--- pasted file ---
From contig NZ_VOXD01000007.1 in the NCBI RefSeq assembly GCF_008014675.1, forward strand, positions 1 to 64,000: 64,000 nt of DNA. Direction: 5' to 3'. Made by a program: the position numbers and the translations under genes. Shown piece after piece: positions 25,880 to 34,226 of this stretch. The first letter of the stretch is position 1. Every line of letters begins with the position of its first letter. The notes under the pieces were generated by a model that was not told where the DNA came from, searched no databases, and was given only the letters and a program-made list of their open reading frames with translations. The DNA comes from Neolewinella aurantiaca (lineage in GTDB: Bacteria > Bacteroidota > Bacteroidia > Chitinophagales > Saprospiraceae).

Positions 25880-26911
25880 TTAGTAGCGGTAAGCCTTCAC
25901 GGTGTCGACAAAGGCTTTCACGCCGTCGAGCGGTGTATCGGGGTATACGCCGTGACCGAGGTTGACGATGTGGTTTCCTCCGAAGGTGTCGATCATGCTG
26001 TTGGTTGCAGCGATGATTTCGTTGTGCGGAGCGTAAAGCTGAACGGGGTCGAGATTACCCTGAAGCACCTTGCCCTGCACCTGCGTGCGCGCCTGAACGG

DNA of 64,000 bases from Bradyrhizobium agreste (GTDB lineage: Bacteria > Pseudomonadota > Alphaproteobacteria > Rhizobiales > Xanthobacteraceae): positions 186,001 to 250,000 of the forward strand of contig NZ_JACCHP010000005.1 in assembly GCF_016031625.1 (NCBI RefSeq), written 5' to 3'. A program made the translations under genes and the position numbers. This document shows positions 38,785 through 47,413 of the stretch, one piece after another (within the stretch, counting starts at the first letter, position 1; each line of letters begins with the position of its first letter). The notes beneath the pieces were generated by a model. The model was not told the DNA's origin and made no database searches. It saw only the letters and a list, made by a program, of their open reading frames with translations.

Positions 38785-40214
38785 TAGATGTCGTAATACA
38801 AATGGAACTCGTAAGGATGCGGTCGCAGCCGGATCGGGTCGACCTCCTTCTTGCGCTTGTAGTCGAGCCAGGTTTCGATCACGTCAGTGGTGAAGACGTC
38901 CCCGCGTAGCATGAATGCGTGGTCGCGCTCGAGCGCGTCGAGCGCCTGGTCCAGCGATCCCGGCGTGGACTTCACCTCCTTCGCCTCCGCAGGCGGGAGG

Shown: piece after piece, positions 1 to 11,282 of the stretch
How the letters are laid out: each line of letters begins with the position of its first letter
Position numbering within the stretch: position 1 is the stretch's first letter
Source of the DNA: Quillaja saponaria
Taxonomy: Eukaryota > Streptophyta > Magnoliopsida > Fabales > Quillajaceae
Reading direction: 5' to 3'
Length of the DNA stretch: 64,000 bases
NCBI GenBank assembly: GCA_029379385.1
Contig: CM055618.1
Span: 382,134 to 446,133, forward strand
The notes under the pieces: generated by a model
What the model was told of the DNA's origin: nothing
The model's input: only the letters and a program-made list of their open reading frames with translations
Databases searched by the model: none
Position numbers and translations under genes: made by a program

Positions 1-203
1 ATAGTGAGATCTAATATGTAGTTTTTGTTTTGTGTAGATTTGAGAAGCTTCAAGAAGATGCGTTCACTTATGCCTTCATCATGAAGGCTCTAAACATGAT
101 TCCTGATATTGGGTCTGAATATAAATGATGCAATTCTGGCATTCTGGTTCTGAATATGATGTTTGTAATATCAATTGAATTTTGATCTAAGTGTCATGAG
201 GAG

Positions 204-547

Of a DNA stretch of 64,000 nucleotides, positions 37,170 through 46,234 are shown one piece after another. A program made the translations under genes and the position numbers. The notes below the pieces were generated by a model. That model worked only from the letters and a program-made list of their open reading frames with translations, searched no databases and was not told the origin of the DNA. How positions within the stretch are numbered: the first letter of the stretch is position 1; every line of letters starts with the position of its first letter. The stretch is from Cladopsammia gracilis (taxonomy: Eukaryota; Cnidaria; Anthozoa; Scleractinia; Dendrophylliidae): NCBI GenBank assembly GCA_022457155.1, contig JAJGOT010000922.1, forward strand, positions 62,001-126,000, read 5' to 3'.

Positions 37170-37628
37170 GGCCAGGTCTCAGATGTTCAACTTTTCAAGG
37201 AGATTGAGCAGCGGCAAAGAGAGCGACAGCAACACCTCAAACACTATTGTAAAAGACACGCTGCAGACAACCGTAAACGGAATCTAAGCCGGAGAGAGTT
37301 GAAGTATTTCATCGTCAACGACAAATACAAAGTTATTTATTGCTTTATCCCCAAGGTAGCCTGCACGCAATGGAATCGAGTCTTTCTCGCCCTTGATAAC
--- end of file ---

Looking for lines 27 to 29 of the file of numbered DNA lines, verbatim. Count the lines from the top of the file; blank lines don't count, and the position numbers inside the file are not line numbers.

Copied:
1 ATAGTGAGATCTAATATGTAGTTTTTGTTTTGTGTAGATTTGAGAAGCTTCAAGAAGATGCGTTCACTTATGCCTTCATCATGAAGGCTCTAAACATGAT
101 TCCTGATATTGGGTCTGAATATAAATGATGCAATTCTGGCATTCTGGTTCTGAATATGATGTTTGTAATATCAATTGAATTTTGATCTAAGTGTCATGAG
201 GAG